PEORIA — While the professional runners were pushing for top positions in the Steamboat Classic 4-mile race, a pair of world records were set Saturday by a young brother duo from Morton.
Nine-year-old Christian Harris and his 8-year-old brother Noah, who have only been running for about a year, shattered world records in their respective age groups at the road race on Peoria’s Downtown streets.
Christian finished the 4-mile event in 26 minutes, 19 seconds — bettering the previous 9-year old mark of 29:22. Noah crossed the finish line in 27:12, chopping more than a minute off the prior world best for 8-year olds of 28:39.
“We had no idea they would do it and they did it,” said proud father Paul Harris, who grew up in the Springfield area. “It’s pretty awesome.”
The Harris family moved to Morton from Miami a year ago, and the children were competing in their first 4-mile race.
What did Christian think of being a record-breaker?
“Crazy,” he said. “It was fun — and hot.”
The two boys attend Jefferson Elementary School in Morton.
CHEERFUL HELP: The Metamora High School cheerleaders were in full force once again, with about 40 members volunteering.
The Redbirds flock, led by coaches Lisa Doty and Jennifer Jewell, were the largest single group of volunteers at the 44th running of the Steamboat.
“They met at the high school at 5:15 this morning,” Jewell said. “But they all had smiles on their faces and they’ve done a great job today.”
Varsity cheerleaders handed out medals and the junior varsity passed out water bottles near the finish line.
“A service component to cheerleading is important to Lisa and I,” said Jewell, who before last year ran in the race. “We feel it’s important for our girls to feel the value of giving back. We’re cheerleaders, we’re supposed to be cheering on the people who are doing great things in our community and this is a great way to do that."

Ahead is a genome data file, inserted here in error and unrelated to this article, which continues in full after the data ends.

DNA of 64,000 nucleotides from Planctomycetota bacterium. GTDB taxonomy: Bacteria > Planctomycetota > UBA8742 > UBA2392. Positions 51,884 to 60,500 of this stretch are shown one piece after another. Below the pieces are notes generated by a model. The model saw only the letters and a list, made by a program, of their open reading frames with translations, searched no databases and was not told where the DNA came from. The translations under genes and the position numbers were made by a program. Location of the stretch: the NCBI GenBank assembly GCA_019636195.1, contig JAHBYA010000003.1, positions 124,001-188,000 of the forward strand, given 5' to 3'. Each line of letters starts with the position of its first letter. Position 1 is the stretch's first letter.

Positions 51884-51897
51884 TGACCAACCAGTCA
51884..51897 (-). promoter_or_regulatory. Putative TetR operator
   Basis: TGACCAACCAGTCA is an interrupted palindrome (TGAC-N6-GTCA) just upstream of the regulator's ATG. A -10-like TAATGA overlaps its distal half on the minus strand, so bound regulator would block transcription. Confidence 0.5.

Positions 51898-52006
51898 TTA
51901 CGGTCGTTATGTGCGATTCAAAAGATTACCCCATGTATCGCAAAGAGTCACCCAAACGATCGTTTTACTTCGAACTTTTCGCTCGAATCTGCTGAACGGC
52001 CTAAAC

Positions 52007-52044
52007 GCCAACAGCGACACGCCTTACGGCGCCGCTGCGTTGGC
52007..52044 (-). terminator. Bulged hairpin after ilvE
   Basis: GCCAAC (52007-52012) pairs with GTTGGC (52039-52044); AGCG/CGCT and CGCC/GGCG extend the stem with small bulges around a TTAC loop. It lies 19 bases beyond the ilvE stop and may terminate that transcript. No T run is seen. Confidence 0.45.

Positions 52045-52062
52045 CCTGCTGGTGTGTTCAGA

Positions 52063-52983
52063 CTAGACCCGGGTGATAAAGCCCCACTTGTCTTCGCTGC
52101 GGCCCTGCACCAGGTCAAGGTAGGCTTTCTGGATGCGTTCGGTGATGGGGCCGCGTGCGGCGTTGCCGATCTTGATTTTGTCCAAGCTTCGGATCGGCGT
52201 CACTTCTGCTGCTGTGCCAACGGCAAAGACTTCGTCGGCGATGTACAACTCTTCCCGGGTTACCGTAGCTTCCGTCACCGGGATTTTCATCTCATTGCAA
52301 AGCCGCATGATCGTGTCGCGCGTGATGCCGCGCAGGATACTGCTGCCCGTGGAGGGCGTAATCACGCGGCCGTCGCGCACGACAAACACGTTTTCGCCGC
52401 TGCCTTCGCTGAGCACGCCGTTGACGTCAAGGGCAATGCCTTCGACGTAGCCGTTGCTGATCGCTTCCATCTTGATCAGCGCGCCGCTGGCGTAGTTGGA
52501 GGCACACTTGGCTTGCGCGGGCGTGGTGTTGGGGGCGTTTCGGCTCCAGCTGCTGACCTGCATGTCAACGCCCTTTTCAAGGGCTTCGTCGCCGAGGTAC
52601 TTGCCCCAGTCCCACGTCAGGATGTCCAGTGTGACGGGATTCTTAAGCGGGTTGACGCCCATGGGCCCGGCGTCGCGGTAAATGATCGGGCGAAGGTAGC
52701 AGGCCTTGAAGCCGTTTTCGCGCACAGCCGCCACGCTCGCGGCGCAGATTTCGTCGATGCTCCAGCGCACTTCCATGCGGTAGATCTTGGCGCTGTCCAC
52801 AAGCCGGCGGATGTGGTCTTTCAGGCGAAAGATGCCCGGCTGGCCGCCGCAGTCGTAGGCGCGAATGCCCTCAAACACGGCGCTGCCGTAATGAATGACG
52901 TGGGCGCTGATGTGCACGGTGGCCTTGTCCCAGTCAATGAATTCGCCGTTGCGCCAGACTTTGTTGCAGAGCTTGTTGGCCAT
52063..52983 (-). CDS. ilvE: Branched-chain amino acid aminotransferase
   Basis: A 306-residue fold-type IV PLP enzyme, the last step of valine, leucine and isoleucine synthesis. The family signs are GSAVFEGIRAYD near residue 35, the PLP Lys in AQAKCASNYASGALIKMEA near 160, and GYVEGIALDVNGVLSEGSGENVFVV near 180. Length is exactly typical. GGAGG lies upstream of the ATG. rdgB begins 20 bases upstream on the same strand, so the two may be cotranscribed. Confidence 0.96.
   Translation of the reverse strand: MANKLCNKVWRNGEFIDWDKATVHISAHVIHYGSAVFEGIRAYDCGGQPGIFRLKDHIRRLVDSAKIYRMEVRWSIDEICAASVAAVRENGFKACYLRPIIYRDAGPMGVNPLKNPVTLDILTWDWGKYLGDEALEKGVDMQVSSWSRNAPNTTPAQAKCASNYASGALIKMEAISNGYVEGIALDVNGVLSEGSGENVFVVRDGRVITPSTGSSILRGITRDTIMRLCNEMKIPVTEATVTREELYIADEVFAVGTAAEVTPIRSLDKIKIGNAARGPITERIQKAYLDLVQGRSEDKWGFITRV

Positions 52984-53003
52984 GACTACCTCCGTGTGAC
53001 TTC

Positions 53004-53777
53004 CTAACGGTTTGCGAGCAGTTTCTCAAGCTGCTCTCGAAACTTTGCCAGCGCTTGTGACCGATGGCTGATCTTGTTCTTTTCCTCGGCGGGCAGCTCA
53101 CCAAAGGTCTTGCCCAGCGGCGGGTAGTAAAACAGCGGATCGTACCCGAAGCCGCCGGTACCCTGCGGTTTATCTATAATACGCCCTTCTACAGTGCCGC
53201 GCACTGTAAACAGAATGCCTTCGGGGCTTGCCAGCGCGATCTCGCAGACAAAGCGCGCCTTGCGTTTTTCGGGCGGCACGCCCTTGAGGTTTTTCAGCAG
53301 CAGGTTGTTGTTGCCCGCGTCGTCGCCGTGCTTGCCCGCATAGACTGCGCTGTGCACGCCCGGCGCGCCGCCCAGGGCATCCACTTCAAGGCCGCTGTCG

Steamboat race director Phillip Lockwood is hoping to get more high school athletic teams to volunteer at the event in years to come. For each group that participates, Steamboat plans to make a donation back to the school’s program.
NEW FUNNEL: There was a new design for the starting line of this year's Steamboat races. It was considerably more narrow than it used to be.
"The concept is that by creating a funnel into the starting line, and then making it wide beyond it, it eases the flow for people," Lockwood said. "So they basically walk up to the starting line and can start running as they cross.
"It's twice the width behind the starting line as behind it, and it frees up the flow."
Another change this year was how the results were calculated.
"All of the results this year are calculated based on each person crossing the starting line," Lockwood said "So all is based on what they call chip time.
"The top 25 will be based on gun time, which is essentially the same as their chip time. But they'll all be in front, and then it should make a much more easy flow once they cross the starting line."
AERIAL VIEWS: For the second straight year, Neil Larimore provided video footage of the Steamboat Classic races from an eye in the sky.
Larimore is a certified drone pilot, and provided the aerial footage of the event for the second straight year, posting it on YouTube.
"Last year I did ground photography, and just did the YouTube video for fun," he said. "This year, Morgan Grigsby (the registrar for the event) hired me specifically for the videography with the drone."
Larimore also has to deal with some restrictions when using the drone.
"I can't be over crowds with the drone, so I have to back up and have to be on the side," he said. "I'll be doing the start in front of the crowd (near the corner of Adams and Main downtown), and as soon as the crowd starts, I'm going to back up as it goes by and turn down Jefferson so I won't be over them."
LONGTIME STARTER: Stu Regnier was in his familiar post at the Steamboat Classic on Saturday morning, waving the flag to start the event.
"I've been to all 44 races," said Regnier, a retired principal from Columbia Middle School. "I ran the first few, and then about 38 years ago, Steve Shostrom (the original Steamboat race director) gave me the flag and said, 'Start the race.'
"So, I've probably been starting it 35 or 38 years now. I've been very fortunate, and get to see people I only see once a year here."
Stan Morris can be reached at 686-3214 or firstname.lastname@example.org. Follow him on Twitter @StanMorrisPJS. Johnny Campos can be reached at email@example.com. Follow him on Tout and Twitter @JohnnyCampos59.